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Piano maestro Eddie Palmieri is celebrating the golden anniversary of his career in music, and Listen Here! applies his singular style to straight-ahead jazz. The all-star lineup he has assembled weaves his wonderful arrangements of originals and standards seamlessly into the Latin idiom.
Regina Carter's violin dances along the salsa rhythm of "In Flight, with trumpeter Brian Lynch and alto saxophonist Donald Harrison deftly trading fours, eighths, and sixteenths. Swinging tenor work by Michael Brecker and Christian McBride's pumping bass are highlights of the title track. Palmieri is frequently touted as "the Latin Monk, and his solo on this cut recalls Monk's idiosyncratic use of time, space, and chords. The waltz "Vals Con Bata features a sultry tenor solo by David Sanchez, and John Scofield adds some Wes Montgomery-like octaves to the mix on electric guitar. "Tema Para Eydie is an exquisite duet with rumbling pizzicato bass by John Benitez complementing Palmieri's sparkling left hand runs.
Palmieri's arrangement of Dizzy Gillespie's "Tin Tin Deo, with Sanchez on tenor, expands on and deepens the Latin influence that Diz used as his base. "In Walked Bud, a Monk classic, begins as a mambo, with Conrad Herwig and Donald Harrison adding brass and reed flourishes, then shifts to Afro-Cuban, with percussion by Horacio "El Negro Hernandez.
Scofield paints a finely nuanced flamenco sketch on "La Gitana as Palmieri fills the spaces with Tyneresque block chords and single note lines. Carter returns for some more fine fiddlin' on "Nica's Dream, adding some pizzicato licks to go with her quicksilver arco. "Mira Flores is a lovely waltz with a fine arrangement and solid sax work by Brecker and fine plucking by McBride. The final tune, "E.P. Blues, features hot solos by Lynch, Harrison, and Nicholas Payton; relentless percussion by Hernandez and Giovanni Hidalgo and a torrid statement by Palmieri provide the exclamation point.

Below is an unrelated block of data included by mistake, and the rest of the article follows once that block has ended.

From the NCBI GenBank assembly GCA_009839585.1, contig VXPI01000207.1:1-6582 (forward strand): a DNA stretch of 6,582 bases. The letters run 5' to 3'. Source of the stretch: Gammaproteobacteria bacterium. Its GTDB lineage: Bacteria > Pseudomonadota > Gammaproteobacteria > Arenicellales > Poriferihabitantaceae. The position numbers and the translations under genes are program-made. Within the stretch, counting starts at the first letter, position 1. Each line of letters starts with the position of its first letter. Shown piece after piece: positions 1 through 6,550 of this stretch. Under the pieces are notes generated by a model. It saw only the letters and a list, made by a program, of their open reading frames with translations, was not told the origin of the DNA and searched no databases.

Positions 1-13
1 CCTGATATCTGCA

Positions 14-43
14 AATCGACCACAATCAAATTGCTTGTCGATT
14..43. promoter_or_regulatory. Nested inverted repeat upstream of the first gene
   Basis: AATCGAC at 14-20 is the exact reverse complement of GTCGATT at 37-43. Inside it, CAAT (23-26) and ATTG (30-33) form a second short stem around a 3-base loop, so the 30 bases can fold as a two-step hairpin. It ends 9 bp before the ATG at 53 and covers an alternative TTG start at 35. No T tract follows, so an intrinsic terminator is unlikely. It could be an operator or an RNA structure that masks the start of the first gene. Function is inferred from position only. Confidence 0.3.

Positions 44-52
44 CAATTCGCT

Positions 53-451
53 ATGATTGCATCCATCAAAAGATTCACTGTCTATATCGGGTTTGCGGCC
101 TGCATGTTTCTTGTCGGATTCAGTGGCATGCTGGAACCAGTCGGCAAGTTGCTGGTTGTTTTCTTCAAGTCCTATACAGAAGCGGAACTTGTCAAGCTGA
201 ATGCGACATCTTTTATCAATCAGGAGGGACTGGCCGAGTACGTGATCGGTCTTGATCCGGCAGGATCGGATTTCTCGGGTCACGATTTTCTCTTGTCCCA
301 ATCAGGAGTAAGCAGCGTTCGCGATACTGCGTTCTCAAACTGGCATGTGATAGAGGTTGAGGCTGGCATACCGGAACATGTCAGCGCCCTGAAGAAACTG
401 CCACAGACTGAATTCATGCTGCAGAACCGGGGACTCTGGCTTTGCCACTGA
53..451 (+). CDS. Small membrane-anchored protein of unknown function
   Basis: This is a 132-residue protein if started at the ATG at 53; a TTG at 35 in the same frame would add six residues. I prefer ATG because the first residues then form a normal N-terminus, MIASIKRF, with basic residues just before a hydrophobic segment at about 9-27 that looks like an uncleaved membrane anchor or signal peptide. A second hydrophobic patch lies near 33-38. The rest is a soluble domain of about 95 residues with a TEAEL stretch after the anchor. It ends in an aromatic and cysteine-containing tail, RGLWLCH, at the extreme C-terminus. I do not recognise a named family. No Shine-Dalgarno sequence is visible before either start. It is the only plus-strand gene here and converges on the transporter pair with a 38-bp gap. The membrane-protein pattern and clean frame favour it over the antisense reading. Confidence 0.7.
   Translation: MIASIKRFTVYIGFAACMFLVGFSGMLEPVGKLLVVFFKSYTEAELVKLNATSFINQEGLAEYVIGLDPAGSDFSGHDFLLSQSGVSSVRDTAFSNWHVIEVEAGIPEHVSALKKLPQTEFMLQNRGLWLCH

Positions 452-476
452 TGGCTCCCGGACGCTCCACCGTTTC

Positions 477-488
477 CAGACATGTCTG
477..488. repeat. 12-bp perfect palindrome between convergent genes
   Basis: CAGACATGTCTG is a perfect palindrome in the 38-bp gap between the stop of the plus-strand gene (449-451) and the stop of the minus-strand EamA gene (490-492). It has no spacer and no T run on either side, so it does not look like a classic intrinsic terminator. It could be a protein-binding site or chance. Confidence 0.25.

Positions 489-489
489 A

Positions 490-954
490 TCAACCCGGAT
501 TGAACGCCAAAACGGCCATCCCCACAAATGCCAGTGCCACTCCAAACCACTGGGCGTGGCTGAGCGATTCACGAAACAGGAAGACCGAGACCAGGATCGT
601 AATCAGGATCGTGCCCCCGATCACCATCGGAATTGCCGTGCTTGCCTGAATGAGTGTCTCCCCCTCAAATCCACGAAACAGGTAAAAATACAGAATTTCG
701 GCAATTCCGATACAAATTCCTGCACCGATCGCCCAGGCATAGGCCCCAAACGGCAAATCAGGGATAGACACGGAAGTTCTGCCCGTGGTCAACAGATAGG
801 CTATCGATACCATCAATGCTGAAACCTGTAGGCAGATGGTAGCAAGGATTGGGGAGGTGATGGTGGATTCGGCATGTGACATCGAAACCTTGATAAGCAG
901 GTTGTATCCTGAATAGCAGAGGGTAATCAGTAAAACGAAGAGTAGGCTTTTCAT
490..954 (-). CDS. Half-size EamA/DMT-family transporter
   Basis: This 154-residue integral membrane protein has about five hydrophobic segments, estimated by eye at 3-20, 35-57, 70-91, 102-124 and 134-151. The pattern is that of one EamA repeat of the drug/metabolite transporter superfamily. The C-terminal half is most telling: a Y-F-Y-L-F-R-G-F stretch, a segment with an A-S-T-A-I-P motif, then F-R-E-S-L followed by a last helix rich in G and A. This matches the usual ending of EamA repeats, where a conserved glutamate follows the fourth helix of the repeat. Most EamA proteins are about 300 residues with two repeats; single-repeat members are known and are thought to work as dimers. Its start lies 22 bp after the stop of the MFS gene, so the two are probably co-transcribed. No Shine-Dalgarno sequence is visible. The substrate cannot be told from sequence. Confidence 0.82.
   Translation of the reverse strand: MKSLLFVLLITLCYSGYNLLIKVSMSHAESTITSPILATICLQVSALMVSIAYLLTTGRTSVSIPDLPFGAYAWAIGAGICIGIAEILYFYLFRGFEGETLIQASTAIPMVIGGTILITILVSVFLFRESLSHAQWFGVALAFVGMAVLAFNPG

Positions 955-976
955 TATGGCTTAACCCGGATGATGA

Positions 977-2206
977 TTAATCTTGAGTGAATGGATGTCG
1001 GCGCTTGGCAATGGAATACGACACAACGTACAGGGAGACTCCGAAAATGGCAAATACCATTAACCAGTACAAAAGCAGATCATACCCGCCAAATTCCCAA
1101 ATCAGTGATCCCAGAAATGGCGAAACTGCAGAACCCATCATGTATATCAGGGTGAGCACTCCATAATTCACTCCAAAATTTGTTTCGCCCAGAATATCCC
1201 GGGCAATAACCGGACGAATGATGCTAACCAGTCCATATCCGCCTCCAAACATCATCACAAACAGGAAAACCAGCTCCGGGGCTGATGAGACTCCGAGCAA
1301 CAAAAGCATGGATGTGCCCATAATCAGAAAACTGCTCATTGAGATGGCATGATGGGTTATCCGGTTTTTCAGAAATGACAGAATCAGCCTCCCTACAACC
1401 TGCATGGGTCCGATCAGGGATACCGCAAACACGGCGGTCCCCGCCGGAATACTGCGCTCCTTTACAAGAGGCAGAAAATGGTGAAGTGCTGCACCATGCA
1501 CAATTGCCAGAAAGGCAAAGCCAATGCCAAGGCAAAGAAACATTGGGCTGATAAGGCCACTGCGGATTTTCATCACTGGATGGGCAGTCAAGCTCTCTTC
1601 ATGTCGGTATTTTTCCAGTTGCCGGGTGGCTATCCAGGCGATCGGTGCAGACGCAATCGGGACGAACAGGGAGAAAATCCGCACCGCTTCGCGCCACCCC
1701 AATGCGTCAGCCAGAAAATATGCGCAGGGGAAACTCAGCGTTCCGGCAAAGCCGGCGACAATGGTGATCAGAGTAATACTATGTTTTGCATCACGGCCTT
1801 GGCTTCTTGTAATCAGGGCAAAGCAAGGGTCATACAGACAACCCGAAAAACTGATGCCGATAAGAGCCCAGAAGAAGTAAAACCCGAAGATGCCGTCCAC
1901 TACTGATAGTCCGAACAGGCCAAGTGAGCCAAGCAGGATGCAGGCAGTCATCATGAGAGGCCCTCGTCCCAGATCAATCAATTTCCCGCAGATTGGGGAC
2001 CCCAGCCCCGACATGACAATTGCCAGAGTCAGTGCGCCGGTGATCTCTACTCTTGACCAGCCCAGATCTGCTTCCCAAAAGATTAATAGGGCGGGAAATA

Palmieri is secure and content enough to let musicians more familiar with the straight-ahead language to do their thing, and he has tailored his arrangements so that everyone has ample room to stretch out. Listen Here! shows that experience and time haven't stunted Palmieri's growth one bit.
Track Listing: 1)In Flight; 2)Listen Here; 3)Vals Con Bata; 4)Tema Para Eydie; 5)Tin Tin Deo; 6)In Walked Bud; 7)La Gitana; 8)Nica's Dream; 9)Mira Flores; 10)E.P. Blues
Personnel: Eddie Palmieri--Piano; John Benitez--Bass; Horacio "El Negro" Hernandez--Drums; Giovanni Hidalgo--Percussion; Michael Brecker--Tenor Saxophone; Regina Carter--Violin; Christian McBride--Bass; Nicholas Payton--Trumpet; David Sanchez--Tenor Saxophone; John Scofield--Electric, Acoustic Guitars
I was first exposed to jazz when I was studying at the University of Puerto Rico. Nearby, I found a little record shop where the music coming from the store (Taller de Jazz Don Pedro) made me stop. I walked down the short stairs and towards the music and learned that the music playing was Clifford Brown and Max Roach
I was first exposed to jazz when I was studying at the University of Puerto Rico. Nearby, I found a little record shop where the music coming from the store (Taller de Jazz Don Pedro) made me stop. I walked down the short stairs and towards the music and learned that the music playing was Clifford Brown and Max Roach. I fell in love with it. I wondered around until the owner (Pedro Soto) asked if I needed help. He then introduced me to John Coltrane, Miles Davis, Gerry Mulligan and the rest is history. I walked out of the store with my first jazz recording: Clifford Brown and Max Roach at Basin Street.